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African American life in the 1800's

WOW. A little piece of history. It is really hard to believe this is what used to be. So sad!

Even before blacks were officially recognized as federal soldiers, many slaves like Nick Biddle escaped and joined Union lines. In 1861, he wore a uniform, traveled with his employee’s company to Baltimore to help protect Washington, D.C., after the surrender of Fort Sumter. Once there, he was set upon by a pro-Confederate mob, attacked with slurs and a brick that hit him in the head so severely it exposed his skull. Some consider him the first man wounded in the Civil War.

A very rare picture of a beautiful young girl on the chair, who is being looked after by a nursemaid who only appears to be about 10years old herself. This picture compells you to wonder about both their lives. How they lived, and what they did together.

A Young Girl and her Nursemaid

Slavery in the United States - Children who were born to slaves began working as soon as they were able.

Many Native Americans welcomed African Americans into their villages. Even as slaves many African Americans became part of a family group, and many intermarried with Native Americans - thus many later became classified as Black Indians

A controversial homemade doll known as a“topsy-turvy doll,” The topsy-turvies existed because the slave masters actually didn’t want the slave children to have dolls that looked like themselves, which would give them a sense of empowerment. “When the slave master was gone, the kids would have the black side, but when the slave master was around, they would have the white side."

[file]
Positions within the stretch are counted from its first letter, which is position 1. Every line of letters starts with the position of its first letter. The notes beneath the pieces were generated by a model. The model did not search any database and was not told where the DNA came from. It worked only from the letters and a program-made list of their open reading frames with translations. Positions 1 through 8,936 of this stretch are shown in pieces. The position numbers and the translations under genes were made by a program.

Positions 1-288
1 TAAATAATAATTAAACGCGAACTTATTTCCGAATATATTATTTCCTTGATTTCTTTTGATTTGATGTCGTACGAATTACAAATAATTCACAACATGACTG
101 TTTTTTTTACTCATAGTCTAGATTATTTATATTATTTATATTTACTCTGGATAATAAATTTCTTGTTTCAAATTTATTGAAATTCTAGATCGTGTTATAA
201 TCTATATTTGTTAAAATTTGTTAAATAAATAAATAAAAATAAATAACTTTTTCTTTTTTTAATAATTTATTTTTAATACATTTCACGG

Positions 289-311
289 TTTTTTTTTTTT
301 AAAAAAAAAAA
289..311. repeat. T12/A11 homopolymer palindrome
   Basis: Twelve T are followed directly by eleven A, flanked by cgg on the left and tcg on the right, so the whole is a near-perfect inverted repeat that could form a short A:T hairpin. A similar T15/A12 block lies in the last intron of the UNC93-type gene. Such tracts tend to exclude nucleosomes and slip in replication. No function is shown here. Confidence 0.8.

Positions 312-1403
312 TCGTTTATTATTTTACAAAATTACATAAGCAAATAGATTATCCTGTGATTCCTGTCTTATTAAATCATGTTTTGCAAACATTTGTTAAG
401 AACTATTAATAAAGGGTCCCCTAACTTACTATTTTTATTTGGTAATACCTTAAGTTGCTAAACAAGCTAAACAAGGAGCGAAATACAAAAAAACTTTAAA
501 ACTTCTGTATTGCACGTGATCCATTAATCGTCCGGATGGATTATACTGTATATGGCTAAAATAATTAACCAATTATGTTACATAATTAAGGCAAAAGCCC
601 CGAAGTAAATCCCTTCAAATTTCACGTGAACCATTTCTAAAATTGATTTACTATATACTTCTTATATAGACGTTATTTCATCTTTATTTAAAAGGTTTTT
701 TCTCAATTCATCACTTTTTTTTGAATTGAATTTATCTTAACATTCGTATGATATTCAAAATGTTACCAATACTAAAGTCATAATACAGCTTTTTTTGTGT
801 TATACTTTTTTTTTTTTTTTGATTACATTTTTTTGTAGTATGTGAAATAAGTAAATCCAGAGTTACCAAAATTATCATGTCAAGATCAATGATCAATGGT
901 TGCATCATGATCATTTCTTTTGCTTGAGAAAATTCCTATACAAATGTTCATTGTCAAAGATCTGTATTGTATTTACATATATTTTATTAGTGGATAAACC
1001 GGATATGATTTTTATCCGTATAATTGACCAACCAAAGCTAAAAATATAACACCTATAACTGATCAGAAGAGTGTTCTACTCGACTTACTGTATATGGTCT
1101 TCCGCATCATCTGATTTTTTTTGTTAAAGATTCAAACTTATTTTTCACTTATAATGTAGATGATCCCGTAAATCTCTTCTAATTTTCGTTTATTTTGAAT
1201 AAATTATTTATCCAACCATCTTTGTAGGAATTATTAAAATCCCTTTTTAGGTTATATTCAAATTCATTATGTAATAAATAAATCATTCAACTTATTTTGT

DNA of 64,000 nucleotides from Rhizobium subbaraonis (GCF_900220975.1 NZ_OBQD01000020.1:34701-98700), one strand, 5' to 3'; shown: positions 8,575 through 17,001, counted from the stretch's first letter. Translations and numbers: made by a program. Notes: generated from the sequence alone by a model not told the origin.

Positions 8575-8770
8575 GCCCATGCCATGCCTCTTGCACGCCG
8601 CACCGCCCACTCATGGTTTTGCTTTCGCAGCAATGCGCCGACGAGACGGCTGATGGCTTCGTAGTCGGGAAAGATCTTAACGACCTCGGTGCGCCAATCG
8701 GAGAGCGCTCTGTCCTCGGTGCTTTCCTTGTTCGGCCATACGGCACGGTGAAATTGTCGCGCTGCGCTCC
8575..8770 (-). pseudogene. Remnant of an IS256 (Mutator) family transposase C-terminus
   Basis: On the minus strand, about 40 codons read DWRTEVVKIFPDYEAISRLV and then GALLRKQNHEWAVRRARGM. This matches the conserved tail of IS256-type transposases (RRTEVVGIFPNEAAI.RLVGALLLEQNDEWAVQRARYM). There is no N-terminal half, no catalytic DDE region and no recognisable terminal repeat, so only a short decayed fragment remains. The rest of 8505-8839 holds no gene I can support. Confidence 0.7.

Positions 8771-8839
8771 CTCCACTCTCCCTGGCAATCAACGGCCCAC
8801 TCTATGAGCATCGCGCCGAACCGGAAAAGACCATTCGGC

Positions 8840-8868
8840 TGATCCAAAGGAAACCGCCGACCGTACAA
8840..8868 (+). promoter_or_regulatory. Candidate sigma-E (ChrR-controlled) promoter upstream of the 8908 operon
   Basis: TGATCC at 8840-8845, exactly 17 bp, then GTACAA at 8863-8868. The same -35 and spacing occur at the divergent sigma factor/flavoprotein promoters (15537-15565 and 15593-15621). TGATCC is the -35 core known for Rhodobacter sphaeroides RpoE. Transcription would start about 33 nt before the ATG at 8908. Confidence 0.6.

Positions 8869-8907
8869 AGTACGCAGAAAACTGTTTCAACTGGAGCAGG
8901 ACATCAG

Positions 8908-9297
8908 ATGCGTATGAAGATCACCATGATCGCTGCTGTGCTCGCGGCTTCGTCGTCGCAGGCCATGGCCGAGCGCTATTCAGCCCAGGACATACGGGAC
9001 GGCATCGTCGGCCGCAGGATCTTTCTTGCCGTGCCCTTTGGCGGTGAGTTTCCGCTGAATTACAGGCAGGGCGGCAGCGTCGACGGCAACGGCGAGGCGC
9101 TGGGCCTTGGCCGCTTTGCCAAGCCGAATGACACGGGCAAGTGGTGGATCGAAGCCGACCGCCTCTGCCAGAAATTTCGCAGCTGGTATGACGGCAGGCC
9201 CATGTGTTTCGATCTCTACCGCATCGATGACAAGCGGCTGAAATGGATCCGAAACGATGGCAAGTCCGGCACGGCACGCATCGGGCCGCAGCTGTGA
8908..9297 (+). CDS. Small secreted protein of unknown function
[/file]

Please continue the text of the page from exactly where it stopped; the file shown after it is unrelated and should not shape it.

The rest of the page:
• Gwendolyn Harlan

    Born and raised in south. Never heard that. Not sure that is true. Had one of these myself Just liked it

  • Estelle Barada

    How did you come to have such a rare doll? Do you still have her?

  • Lisa Ann Deeter

    I have also heard them called Plantation dolls. I saw one in a museum, wish I could remember where exactly, perhaps The Museum of the Confederacy in Richmond. My family did Living History with a Confederate Maryland group and I had made a reproduction one of these for our youngest daughter. There was a diary account of a girl who had one that comforted her when her nanny was not around. I have to wonder if the nanny gave it to her? The real ones are quite a treasure to have for sure!

  • Estelle Barada

    Thank you Lisa Ann for that account. I would love to have one of these dolls. What an interesting article to have as a Civil War reenactor.

His name is Renty, he was born in the Congo, and enslaved on the plantation of B.F. Taylor, in Columbia, South Carolina

SLAVE WHIPPING AS A BUSINESS. People who lived in Richmond would send their slaves here for punishment. When any one wanted a slave whipped he would send a note to that effect with the servant to the trader. Any petty offense on the part of a slave was sufficient to subject the offender to this brutal treatment. For this service the owner was charged a certain sum for each slave, and the earnings of the traders from this source formed a very large part of the profits of his business.